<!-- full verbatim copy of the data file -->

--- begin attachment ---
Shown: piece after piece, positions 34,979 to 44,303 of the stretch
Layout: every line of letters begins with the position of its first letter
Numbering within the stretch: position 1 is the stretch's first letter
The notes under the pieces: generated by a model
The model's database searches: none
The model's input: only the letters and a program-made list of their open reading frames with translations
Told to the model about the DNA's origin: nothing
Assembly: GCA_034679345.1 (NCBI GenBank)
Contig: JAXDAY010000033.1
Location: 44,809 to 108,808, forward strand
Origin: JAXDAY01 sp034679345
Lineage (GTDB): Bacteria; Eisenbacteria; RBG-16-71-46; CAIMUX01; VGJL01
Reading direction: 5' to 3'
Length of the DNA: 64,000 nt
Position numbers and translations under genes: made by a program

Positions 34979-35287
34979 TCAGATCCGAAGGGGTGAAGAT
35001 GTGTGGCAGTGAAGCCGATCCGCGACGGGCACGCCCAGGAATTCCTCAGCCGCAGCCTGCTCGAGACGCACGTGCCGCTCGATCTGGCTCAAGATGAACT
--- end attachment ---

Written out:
Shown: piece after piece, positions 34,979 to 44,303 of the stretch
Layout: every line of letters begins with the position of its first letter
Numbering within the stretch: position 1 is the stretch's first letter
The notes under the pieces: generated by a model
The model's database searches: none
The model's input: only the letters and a program-made list of their open reading frames with translations
Told to the model about the DNA's origin: nothing
Assembly: GCA_034679345.1 (NCBI GenBank)
Contig: JAXDAY010000033.1
Location: 44,809 to 108,808, forward strand
Origin: JAXDAY01 sp034679345
Lineage (GTDB): Bacteria; Eisenbacteria; RBG-16-71-46; CAIMUX01; VGJL01
Reading direction: 5' to 3'
Length of the DNA: 64,000 nt
Position numbers and translations under genes: made by a program

Positions 34979-35287
34979 TCAGATCCGAAGGGGTGAAGAT
35001 GTGTGGCAGTGAAGCCGATCCGCGACGGGCACGCCCAGGAATTCCTCAGCCGCAGCCTGCTCGAGACGCACGTGCCGCTCGATCTGGCTCAAGATGAACT